Goni, the most powerful storm on earth this year, slammed into the eastern part of the Philippines early Sunday (November 1), with sustained winds of nearly 300kph. The super typhoon forced nearly 1 million Philippine people to flee to avoid heavy rain, storm surge and landslides.




The super typhoon is expected to quickly weaken as it moves through the Philippines and enters the South China Sea (known as the East Sea in Vietnam).

It will further weaken into a tropical storm as it approaches the south-central coast of Vietnam due on November 5.

Experts recommend that fishermen and seafarers frequently keep a close watch on Goni’s path through updated weather forecasts in order to go ashore or seek nearby storm shelters to avoid high-risk areas.

Central Vietnam has been devastated by flashfloods and landslides after four subsequent tropical storms hit in October. Approximately 1.3 million people were forced to flee their homes as the recent typhoon Molave battered central provinces several days ago.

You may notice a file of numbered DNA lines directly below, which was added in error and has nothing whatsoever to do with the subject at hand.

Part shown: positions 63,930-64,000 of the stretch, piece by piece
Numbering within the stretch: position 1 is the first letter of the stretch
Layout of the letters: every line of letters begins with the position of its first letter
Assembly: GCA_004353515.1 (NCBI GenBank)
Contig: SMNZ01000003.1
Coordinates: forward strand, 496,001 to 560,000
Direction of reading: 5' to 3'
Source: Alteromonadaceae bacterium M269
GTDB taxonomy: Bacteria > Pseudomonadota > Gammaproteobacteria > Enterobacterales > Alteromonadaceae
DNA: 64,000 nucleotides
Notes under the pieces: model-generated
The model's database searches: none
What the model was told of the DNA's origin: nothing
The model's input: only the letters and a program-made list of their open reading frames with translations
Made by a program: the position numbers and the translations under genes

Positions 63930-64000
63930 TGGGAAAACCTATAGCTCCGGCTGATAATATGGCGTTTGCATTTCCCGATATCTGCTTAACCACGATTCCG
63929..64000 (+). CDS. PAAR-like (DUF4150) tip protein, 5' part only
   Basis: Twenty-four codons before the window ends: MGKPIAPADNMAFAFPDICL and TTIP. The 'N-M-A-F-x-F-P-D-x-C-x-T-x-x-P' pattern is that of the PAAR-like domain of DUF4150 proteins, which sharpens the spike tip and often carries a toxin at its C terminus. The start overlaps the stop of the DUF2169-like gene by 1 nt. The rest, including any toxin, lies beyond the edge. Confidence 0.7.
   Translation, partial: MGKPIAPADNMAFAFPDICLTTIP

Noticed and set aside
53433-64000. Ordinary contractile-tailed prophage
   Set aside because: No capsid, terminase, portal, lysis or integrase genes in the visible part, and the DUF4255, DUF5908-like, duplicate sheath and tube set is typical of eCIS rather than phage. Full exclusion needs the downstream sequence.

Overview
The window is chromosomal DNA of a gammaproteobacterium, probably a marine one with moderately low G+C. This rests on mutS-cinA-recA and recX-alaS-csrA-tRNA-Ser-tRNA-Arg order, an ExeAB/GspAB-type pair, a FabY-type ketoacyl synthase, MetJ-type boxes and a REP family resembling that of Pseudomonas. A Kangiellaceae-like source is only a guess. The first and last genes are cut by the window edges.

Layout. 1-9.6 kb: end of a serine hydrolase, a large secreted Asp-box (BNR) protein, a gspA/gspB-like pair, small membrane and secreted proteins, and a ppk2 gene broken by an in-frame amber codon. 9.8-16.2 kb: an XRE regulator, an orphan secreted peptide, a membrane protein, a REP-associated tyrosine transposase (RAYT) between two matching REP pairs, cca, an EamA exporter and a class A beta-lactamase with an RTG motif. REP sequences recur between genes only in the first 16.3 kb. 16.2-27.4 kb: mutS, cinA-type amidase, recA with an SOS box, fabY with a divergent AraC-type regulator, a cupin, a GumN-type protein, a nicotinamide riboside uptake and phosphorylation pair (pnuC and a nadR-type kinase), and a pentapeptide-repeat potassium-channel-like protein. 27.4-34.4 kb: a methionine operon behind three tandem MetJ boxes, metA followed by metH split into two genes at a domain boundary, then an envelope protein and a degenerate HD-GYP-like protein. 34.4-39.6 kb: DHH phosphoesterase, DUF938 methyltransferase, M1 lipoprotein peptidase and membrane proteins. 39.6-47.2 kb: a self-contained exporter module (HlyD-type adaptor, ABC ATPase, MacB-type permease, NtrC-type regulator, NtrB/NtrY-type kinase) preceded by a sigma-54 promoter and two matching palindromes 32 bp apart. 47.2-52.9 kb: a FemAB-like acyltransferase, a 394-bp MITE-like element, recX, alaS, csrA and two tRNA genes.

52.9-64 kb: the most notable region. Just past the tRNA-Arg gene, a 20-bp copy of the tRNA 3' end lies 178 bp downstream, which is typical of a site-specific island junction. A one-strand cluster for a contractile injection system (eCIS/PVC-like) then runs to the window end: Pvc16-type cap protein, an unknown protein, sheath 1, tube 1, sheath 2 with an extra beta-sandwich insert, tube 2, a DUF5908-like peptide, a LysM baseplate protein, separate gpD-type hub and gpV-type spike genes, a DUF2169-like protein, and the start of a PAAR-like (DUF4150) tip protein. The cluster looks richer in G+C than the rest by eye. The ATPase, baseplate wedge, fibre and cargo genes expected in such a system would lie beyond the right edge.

Preliminary reports show more than 200 people have lost their lives and dozens have remained missing in central Vietnam. Rescue workers are now racing against time to search for the missing before Goni strikes in the coming days.



Central region begins repairing post-storm damage

Central region begins repairing post-storm damage

Storm Molave, which hit central Vietnam on Wednesday, blew the roofs off or damaged 84,600 houses in the central provinces of Thua Thien-Hue, Quang Nam, Quang Ngai and Da Nang City, and left 24 people injured and two others missing.